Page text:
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You better not cry while wearing the Apple Vision Pro

Published Feb 23rd, 2024 1:28PM EST
Apple Vision Pro spatial computer.
Image: Jonathan S. Geller

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Here’s an important warning for the Apple Vision Pro that I hadn’t considered: Make sure you don’t start crying while watching emotional content.

I haven’t even had the chance to watch any tear-jerker movies or TV shows on the Vision Pro since it isn’t available in Europe. Not officially, at least. But it turns out that crying isn’t supported. The Vision Pro isn’t water resistant, so you should avoid getting it wet. That’s according to Apple, though the company doesn’t specifically mention tears in its warnings.

As for the actual act of crying, well, one Vision Pro tester says that’s not exactly a great experience even without Apple’s warning.

I will say that yes, I do sometimes cry while watching the right movie or TV show. That’s the power of art, striking emotional chords that generate emotional responses. Interestingly, the content consumption experience is one of the Vision Pro’s big selling points. You get a theater experience without leaving the home. This, in turn, should amplify the emotion.

I hadn’t considered what would happen if I cried while wearing the Vision Pro. But Wired’s Lauren Goode did. She actually watched a variety of emotional movies and documentaries. And she discovered what crying inside the Vision Pro feels like:

While watching Life is Beautiful, Roberto Benigni marched across the space where my living room meets the dining room, right up until (spoiler) Nazis took him out back and shot him. I cried.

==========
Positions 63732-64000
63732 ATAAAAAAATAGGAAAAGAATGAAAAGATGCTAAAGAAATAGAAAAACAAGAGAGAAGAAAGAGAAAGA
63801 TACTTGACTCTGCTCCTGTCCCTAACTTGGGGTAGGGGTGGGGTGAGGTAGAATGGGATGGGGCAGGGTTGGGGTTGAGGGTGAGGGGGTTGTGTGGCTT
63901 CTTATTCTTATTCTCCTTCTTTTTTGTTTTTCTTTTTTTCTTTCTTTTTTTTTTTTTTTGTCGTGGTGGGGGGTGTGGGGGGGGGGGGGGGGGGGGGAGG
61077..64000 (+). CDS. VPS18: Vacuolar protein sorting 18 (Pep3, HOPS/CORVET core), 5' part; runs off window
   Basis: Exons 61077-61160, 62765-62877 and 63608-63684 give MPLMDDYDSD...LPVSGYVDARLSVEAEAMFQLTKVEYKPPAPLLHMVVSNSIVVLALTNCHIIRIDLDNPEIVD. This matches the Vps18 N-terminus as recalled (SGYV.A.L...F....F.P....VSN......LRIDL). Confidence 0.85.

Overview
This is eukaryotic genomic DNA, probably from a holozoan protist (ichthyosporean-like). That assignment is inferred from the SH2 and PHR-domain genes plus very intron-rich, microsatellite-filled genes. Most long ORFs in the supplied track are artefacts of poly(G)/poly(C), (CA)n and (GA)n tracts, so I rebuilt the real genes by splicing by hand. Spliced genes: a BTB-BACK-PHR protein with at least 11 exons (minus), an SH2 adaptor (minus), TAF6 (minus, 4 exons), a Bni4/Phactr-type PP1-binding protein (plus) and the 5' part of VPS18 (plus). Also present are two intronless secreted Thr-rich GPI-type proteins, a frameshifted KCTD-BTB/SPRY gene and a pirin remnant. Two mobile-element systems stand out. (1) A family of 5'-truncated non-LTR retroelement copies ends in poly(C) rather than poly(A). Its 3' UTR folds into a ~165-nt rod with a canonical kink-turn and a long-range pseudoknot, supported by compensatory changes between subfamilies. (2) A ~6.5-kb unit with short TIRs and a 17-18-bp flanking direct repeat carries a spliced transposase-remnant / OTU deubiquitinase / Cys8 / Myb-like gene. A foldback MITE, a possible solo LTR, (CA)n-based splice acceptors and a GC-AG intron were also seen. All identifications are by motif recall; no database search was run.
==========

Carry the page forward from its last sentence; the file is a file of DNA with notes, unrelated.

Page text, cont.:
Tears welled up in my goggles, pooling at the soft rim of the face cushion. These tears never made their way down my cheek. I was literally crying on the inside. When I plucked the Vision Pro off my face, I saw that the face computer’s seal was soaked. The inner lenses needed a good microfiber wipedown. It was, in a word, disgusting.

Now, that can be a problem, and it’s one that I didn’t see coming.

On one hand, the Vision Pro will immerse you in content, unlike any other device. On the other hand, you’ll have to break that immersion immediately if you start crying. Needless to say, that will ruin the experience.

Goode also points out Apple’s support document that warns against liquid exposure:

Apple Vision Pro and its battery are not designed to be water resistant. Keep your device and battery away from sources of liquid, such as drinks, oils, lotions, sinks, bathtubs, shower stalls, etc. Protect your device and battery from dampness, humidity, or wet weather, such as rain, snow, and fog.

Tears aren’t listed, but maybe they should be. Then again, it’s not a problem Apple can fix. Future Vision Pro versions might be water resistant, but this problem still won’t disappear. The device would still feature a Light Seal that prevents light from getting inside the Vision Pro. The same component will block tears from getting out.

Back to Wired’s story, it covers other issues with watching movies on the Vision Pro that might give some people pause. One obvious example is having extra weight on your face. Another is how isolating it is to only be able to watch movies and shows by yourself. We discussed all that and more in our Apple Vision Pro review.

There was a happy ending for this particular Vision Pro user, however. She returned the device and got a refund from Apple.

Chris Smith Senior Writer

Chris Smith has been covering consumer electronics ever since the iPhone revolutionized the industry in 2008. When he’s not writing about the most recent tech news for BGR, he brings his entertainment expertise to Marvel’s Cinematic Universe and other blockbuster franchises.

Outside of work, you’ll catch him streaming almost every new movie and TV show release as soon as it's available.